Friday, June 28, 2013

To Gain and to Lose Dimensions: Arguments for a Corny Superman

I wonder if we can stop "re-booting" things now.

I haven't seen the new Superman movie, yet. I love Superman, even though I was never a comic book kid. I had them, but everything but Superman seemed a waste of time.

I also got the treat of seeing Richard Donner's wonderful Superman: the Movie at the age of ten, in the theaters. I remember the advertisements on TV: "you'll believe a man can fly."

Christopher Reeve
What I saw onscreen was Superman as I had seen him defined in the comics and in the old reruns of the George Reeves series and in whatever cartoons had floated through my little head. He was honest; he represented "truth, justice and the American way."  He was a man, in that he could thump the bad guys (or, you know, pick up a train) but he would still stop to get a little girl's cat out of a tree. That's good stuff.

Strangely, I find myself getting emotional from time to time when I show my kids movies from my own past. When I put on Superman for my boys, I found myself getting choked up. I'm not sure what to make of this, really. It has a lot to do with just sharing something that was dear to me; it has a lot to do with the example of Superman in that film; it has a lot to do with John Williams's music (which, to me, is like water to the growing plants of my boys' young minds and hearts) but, I also think it has to do with the beautiful simplicity of the character.

Wednesday, June 26, 2013

The Tortoise and the Care

Yesterday, I looked out the bathroom window and saw something crawling across the lawn, slowly and steadily. One of our increasingy frequent turtle visitors had come up from the not-so-big Big Timber Creek, below our back yard.

The dog went out and stumbled upon it, mid squat, and comically danced in circles around the now motionless shell. She threw a few bravado-driven barks over her shoulder as she retreated in fear.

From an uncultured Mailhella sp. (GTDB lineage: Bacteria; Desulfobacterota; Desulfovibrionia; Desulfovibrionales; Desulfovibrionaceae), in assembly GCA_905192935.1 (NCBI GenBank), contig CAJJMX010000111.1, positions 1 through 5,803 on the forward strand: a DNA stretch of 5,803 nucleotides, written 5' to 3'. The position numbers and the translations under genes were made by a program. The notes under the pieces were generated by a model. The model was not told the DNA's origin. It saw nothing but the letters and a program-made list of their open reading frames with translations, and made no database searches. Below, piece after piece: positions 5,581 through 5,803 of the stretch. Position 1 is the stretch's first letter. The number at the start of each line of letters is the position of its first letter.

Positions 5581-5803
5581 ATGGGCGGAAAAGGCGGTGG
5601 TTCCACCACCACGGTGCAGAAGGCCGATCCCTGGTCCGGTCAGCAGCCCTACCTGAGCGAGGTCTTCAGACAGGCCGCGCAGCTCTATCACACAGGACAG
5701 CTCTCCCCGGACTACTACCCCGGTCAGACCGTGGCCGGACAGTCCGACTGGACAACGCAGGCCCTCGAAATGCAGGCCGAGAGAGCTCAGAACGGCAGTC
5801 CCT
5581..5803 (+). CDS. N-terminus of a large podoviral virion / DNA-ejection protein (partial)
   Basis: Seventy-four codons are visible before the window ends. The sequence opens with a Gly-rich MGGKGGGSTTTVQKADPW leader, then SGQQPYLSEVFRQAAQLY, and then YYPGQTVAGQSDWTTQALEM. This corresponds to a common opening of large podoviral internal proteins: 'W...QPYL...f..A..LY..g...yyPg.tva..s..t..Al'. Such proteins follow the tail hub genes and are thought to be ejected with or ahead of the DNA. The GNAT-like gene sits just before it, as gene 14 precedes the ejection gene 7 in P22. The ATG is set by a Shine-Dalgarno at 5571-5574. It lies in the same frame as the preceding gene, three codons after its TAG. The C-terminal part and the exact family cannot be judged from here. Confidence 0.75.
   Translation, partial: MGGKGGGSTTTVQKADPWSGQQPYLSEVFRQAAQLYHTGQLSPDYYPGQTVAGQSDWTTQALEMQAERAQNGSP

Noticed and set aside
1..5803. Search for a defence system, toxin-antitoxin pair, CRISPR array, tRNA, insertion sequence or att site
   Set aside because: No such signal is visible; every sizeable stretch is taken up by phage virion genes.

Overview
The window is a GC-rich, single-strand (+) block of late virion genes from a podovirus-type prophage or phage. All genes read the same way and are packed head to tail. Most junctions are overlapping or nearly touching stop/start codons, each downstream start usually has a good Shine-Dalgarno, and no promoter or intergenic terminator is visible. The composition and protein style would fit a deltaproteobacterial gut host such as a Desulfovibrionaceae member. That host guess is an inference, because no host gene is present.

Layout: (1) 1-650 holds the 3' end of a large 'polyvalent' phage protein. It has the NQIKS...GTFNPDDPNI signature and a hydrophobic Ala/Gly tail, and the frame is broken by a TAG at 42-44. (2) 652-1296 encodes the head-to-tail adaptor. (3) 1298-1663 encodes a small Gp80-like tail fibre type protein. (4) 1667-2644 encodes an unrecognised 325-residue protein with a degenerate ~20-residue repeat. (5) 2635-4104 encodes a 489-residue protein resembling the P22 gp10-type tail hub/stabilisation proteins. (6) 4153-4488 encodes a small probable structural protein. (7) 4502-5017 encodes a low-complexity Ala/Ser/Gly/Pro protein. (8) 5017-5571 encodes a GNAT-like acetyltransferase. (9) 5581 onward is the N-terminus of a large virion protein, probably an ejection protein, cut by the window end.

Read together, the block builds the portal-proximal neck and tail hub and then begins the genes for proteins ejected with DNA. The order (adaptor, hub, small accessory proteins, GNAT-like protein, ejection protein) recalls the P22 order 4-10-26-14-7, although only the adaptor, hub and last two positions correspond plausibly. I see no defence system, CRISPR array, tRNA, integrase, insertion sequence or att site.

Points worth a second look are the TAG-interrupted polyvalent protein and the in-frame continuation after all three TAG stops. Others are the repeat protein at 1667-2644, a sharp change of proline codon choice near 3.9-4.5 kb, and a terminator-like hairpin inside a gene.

Then, my boys went out to inspect.

They went, immediately, into salvation mode. We needed, they said, to do something to help the turtle -- take it in; make it a cardboard home; feed it; cuddle it.

A week before this, they had found another one back there and the -- we'll call him "precocious" -- kid from across the street claimed it and took it to his father (who, according to my son, is an absolute expert on turtles) and they discovered that that little green beast that they had origionally named "Sheldon" was really more of a "Loulou" -- or whatever it is they named her. She was, as they say, "with egg."

Monday, June 24, 2013

Steven Wilson's "Heartattack in a Layby:" Shades of Raymond Carver

When I was a kid, I was treated to more types of music than most. My father, a composer/arranger/trumpet-player and my mom, a singer, were both aficionados of American musical theater, so I had a good dose of Rogers and Hammerstein, Lerner and Lowe, etc. (I liked  the music, not so much the shows. I still think Richard Rogers is one of the purest writers of melody in the history of music.) But what really grabbed me as a budding young composer/musician was French Impressionism, introduced to me by my dad. I ate, slept and breathed Ravel and Debussy for a large part of my adolescence.

At the same time, I was a writer, and I progressed from fantasy literature through realism, finally arriving at a real love and respect for American fiction. To this day, I think the fiction of Steinbeck, Andersen, John Updike and Raymond Carver -- especially Carver and Steinbeck -- is the greatest stuff ever written. But I have believed, for years, that no one has ever captured the excruciating drama of suburban existence like Raymond Carver.

In stories like "Cathedral" and "A Small, Good Thing," Carver captures reality and exposes its bare nerve ends to the cold air of truth. No writer has ever left me more chin-dropped than he.

As a natural extension of my exposure to French Impressionism, especially for a young drummer, I moved through a period of progressive or "art" rock, with the like of Yes, Genesis and Rush. Let's face it: these guys were doing with rock what Ravel and Debussy were doing with orchestral music -- painting long instrumental pictures. (No, I'm not comparing the quality of their composition with the two French greats -- that would be silly -- but their music is still exciting and ambitious.)

You might wonder where I am going with this. I don't blame you. Here it is: